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Republican for Josh gather in support of Rep. Josh Gottheimer's re-election in September 2022. (Photo: Gottheimer for Congress).

Gottheimer endorsed by several North Jersey Republicans

Local GOP elected officials in Vernon, Teaneck back Democratic congressman’s re-election campaign

By David Wildstein, September 14 2022 9:00 am

The New Jersey congressman ranked as the most bi-partisan Democrat in the House has picked up some endorsements from local Republican elected officials in his bid for re-election to a fourth term.

Rep. Josh Gottheimer (D-Wyckoff) has received endorsements from Vernon Council President Harry Shortway, Teaneck Councilwoman Karen Orgen, former Norwood Councilman Allen Rappaport, and Batya Klein, who hosted a fundraiser for Ted Cruz’s presidential campaign at her Englewood home in 2015.

“It’s an honor to have the support of such esteemed leaders in our community, from small business owners to elected officials, who have come together, across party lines, to show their support for our campaign — the ideas, and the Jersey Values we’ve been fighting for, since I first ran for Congress,” said Gottheimer.  “Like me, they believe we should always put country ahead of party, and that our enemy is not our fellow Americans – but global terror, extremism, and the leaders of China, Iran, Russia, and others who seek to undermine our democracy and way of life.”

The Lugar Center at Georgetown University has put Gottheimer as the second most bi-partisan Member of Congress overall, and top among Democrat for the last three years in their bipartisan index.

“Josh has continually reached across the aisle to solve national and Fifth District issues here in Vernon,” said Shortway.  “He has fought to lower taxes for families and small businesses, supported our law enforcement, and made sure our veterans receive the care and benefits they’ve earned.”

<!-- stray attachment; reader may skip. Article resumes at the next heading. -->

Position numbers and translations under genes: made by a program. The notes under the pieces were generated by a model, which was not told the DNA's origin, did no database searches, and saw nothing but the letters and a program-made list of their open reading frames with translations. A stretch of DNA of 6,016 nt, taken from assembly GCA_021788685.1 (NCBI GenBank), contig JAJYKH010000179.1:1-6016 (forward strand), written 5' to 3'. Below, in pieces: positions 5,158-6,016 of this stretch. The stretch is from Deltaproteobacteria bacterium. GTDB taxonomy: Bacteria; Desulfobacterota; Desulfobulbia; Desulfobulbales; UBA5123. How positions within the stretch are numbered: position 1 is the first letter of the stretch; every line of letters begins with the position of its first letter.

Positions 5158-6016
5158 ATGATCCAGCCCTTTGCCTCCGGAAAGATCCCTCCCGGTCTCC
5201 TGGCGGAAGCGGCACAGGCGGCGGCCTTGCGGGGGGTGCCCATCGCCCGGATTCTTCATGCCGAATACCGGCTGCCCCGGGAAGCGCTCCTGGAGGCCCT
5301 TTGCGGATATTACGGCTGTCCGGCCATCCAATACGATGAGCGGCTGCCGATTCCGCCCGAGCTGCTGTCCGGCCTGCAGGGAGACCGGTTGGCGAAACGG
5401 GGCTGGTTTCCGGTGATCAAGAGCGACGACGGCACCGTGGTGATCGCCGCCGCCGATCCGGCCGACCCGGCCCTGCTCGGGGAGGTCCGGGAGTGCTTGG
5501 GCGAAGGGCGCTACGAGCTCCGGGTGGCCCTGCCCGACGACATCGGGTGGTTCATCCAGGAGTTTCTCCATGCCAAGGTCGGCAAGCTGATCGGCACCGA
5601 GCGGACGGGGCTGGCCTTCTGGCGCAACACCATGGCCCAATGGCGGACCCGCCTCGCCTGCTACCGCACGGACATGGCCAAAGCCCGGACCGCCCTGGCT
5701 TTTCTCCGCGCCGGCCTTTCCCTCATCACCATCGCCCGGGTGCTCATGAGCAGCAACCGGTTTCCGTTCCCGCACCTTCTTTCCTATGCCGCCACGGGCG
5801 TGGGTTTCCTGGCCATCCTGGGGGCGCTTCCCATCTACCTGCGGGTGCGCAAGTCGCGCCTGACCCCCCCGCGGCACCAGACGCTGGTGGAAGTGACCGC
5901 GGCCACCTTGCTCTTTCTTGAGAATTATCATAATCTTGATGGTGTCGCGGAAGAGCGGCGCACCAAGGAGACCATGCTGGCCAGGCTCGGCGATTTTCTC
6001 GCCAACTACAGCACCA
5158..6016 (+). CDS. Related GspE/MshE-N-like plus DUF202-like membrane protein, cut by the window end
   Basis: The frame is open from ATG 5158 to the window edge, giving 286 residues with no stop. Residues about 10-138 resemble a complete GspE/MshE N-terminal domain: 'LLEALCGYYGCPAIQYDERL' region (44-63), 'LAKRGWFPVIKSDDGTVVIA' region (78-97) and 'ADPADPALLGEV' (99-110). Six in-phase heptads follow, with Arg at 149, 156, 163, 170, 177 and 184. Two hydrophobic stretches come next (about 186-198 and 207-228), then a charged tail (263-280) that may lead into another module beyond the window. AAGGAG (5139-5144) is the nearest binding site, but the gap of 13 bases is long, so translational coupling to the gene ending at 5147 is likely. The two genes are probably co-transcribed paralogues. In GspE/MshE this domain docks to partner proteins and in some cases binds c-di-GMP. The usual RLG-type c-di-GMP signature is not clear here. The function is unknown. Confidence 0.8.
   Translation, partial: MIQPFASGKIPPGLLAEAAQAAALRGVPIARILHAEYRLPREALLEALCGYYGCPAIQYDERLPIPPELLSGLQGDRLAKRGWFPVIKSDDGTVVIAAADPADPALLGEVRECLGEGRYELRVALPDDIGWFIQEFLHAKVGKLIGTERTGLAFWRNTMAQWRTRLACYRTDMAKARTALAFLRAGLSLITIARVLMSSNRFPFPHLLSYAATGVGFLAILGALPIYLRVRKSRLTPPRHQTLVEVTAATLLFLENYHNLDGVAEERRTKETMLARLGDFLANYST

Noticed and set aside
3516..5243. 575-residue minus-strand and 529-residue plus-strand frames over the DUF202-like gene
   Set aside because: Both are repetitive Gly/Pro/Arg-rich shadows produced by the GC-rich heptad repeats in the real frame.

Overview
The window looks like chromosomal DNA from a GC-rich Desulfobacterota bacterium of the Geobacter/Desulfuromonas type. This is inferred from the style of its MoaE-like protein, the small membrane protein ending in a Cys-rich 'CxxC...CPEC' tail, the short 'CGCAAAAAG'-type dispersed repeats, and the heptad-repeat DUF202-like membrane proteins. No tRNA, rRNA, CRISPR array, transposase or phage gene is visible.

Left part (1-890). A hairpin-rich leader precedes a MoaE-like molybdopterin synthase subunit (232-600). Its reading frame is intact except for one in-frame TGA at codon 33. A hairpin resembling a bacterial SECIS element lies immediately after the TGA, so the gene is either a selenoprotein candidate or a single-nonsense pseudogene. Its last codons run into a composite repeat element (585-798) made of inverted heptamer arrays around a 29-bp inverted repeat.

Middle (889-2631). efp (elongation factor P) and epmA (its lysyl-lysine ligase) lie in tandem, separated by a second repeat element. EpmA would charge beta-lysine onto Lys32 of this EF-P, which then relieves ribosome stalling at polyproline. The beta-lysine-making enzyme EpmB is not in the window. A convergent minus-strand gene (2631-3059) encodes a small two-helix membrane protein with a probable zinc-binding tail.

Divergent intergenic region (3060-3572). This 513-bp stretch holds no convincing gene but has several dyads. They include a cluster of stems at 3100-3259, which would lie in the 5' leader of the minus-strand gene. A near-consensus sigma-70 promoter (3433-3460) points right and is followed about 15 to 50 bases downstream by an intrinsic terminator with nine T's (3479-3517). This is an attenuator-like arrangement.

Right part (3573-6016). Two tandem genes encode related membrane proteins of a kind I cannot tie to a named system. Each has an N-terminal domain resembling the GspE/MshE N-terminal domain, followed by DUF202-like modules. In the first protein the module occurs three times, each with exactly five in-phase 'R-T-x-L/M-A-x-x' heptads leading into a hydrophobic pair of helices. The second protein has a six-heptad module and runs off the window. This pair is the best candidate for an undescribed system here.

Orgen said that Gottheimer “has always made himself accessible to the residents and leadership of our Township.

“He and his staff are always available when a problem arises in Teaneck,” she said.

Klein, who serves as Gottheimer’s campaign treasurer, praised Gottheimer’s willingness to partner with Republicans in Congress.

“I believe it’s time we started looking at the individuals we are sending to Congress, instead of just voting down the party line,” said Klein.  “I want to elect somebody who is principled, who will do the work he was elected to do for his constituents.”

Rappaport was an early supporter of Gottheimer’s bid to oust seven-term Republican Rep. Scott Garrett (R-Wantage) in 2016, a move that cost him his council seat.  Party leaders dropped him from the organization line and he lost the GOP primary that year.

Gottheimer praised Rappaport for his decision to trade his own local seat despite “personal consequences for the ideas we were fighting for — not what was best for Washington or a national party agenda — but what was best for Jersey.”

“I’ve found that if you take the time to talk and listen to one another, instead of just pointing fingers and yelling across the aisle, you can actually get things done,” said Gottheimer, who co-chairs the House Problem Solvers Caucus.  “You may not get everything you want — but you can get 80 percent of it.

Gottheimer faces a rematch with his 2020 opponent, Republican Frank Pallotta, in New Jersey’s 5th district.

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